IT’S A RIGHT HANDED WORLD
In virtually every society throughout history, there has been discrimination against left-handed people. Left-handers have always been considered evil, sinister, weaker, or inferior people, and many of them have faced violent efforts to convert them to being right-handed. Even through the middle of the twentieth century, most left-handers were still being forced to write with their right hand. While there is not nearly as much active persecution against left-handers today, there is still a great deal of bias against them. There is bias against left-handers in the design of tools and equipment they have to use, and in the instructions that they must learn from. We allow left-handers into our classrooms, into our workplaces, and on our playing fields, but we still make it difficult for them to fit in and to feel comfortable.
The issues affecting left-handed people are much more serious than most people realize. There are many things that right-handed people take for granted that are more difficult for left-handers. This includes many basic skills taught in school, such as learning to write, learning to use scissors, and learning various crafts, hobbies, sports, and other activities. If we don’t teach left-handed children just as well as we teach right-handers, they are more likely to lose interest in school and to lose confidence in themselves. It is not exactly clear how all left-handers fare in our society, but indications are that many are not doing well. Studies show a higher dropout rate for left-handers, and a higher percentage of them among the criminal element and among the underachievers of society. Some studies indicate that left-handers are more vulnerable to various accidents, addictions, and afflictions that can actually shorten their lives. These studies are not large enough to be conclusive, and there are still many conflicting theories and opinions, but their implications are alarming.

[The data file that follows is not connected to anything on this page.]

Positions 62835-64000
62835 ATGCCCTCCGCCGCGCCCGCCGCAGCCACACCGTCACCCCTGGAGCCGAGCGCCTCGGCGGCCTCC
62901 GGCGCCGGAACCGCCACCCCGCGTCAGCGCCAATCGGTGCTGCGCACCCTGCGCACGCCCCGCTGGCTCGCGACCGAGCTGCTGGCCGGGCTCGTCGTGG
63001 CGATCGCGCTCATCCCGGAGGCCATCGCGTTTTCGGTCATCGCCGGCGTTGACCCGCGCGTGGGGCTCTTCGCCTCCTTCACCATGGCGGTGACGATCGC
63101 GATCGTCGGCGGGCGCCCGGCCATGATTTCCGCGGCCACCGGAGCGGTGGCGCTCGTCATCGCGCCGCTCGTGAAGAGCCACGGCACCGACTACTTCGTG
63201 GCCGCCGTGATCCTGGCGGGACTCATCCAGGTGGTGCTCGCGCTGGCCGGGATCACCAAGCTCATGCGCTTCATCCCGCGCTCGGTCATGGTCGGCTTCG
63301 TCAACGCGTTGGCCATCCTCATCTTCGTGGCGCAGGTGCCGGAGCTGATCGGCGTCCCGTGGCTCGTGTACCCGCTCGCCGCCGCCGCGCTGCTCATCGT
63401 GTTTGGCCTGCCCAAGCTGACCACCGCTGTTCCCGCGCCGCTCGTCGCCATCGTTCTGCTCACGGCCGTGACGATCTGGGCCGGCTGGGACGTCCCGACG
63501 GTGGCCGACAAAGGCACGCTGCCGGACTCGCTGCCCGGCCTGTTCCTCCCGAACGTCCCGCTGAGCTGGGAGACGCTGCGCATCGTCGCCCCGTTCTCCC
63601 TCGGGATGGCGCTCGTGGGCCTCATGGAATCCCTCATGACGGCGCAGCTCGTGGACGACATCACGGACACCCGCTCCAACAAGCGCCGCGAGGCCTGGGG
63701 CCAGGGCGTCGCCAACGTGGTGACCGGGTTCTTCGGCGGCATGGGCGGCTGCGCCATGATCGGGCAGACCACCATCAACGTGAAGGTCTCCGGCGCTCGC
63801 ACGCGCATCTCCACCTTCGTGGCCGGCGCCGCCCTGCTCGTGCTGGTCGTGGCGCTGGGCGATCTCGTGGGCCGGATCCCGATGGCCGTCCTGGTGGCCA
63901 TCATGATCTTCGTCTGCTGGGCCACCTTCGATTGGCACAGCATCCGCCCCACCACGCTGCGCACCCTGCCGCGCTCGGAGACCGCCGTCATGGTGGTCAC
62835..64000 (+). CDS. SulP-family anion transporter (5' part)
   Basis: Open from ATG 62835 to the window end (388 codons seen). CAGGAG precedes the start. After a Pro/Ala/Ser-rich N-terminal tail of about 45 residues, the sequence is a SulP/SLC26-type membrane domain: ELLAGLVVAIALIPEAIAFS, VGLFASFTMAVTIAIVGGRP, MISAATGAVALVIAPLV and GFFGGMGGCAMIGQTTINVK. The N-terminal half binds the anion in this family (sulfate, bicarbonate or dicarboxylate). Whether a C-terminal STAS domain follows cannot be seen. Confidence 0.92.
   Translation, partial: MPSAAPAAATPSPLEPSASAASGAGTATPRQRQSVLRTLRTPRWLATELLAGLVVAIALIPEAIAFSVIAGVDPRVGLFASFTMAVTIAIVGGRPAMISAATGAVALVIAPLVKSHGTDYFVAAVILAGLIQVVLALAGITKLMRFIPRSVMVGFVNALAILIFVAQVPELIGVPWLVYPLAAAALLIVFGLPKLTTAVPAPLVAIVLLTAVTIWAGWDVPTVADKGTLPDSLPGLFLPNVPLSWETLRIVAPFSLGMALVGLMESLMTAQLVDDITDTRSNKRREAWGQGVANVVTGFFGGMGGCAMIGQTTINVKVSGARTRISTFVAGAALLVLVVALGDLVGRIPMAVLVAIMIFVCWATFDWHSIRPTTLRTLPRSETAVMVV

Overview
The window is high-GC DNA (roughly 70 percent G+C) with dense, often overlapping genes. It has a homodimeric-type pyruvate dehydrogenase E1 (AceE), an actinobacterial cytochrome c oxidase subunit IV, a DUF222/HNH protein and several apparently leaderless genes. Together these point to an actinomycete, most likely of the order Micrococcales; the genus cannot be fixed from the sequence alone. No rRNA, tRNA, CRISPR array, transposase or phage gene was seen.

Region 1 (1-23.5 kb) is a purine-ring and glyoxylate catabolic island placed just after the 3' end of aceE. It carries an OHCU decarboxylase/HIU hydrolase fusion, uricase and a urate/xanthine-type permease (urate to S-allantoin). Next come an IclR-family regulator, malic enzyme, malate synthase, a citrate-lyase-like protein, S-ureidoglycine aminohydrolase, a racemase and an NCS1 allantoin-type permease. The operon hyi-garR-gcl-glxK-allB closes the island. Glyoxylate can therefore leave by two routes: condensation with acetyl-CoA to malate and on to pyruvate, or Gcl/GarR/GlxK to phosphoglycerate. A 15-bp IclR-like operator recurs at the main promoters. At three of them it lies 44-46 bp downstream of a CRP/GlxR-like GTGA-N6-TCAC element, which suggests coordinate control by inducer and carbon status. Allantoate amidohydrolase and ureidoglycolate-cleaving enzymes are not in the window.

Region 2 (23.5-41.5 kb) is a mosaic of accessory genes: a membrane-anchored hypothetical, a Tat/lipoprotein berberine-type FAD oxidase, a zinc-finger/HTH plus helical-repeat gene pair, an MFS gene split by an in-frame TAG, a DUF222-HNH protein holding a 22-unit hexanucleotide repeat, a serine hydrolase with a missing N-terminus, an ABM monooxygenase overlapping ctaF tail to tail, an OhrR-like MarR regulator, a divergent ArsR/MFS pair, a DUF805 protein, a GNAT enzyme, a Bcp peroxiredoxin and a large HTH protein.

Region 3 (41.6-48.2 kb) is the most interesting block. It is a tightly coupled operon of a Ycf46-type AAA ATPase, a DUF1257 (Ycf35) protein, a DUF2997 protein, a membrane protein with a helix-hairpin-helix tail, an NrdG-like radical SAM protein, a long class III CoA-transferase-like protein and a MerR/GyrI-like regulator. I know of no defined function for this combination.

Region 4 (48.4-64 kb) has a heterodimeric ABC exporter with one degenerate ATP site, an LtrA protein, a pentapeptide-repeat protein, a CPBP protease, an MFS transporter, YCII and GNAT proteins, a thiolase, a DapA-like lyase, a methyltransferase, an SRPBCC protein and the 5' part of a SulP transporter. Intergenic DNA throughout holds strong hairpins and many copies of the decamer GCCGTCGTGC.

Not all left-handers have a difficult time living in a right-handed world, and many of them are offended by implications that left-handers need any kind of help. Many people believe that being left-handed is a special privilege, and that the challenge of being a lefty has made them stronger. There are many happy, healthy, and successful left-handers, including some of our most famous artists, athletes, entertainers, and politicians. These are the most visible of all left-handed people, while the ones with the biggest problems are less likely to be noticed and less likely to be heard from.
In between the extremes are the rest of the left-handers, and there are varying opinions about how much of an issue being left-handed has been for them. Almost every left-hander seems to have one particular thing that bothers him or her the most. Many older left-handers have bitter memories about the way their parents and teachers treated them. Younger left-handers have had an easier time of things, but they still have many complaints and frustrations.
How would this world, or this school, be different if left-handed people were a majority? First of all, a right-handed person might be writing an article like this complaining about the injustices towards the right-handed. Binders would open from the left and handles of pencil sharpeners would be on the left side. Authors would write books on famous left-handed and not on right-handed people. Lastly, there would be left-handed scissors for all! These are a few of the many adjustments that can be made.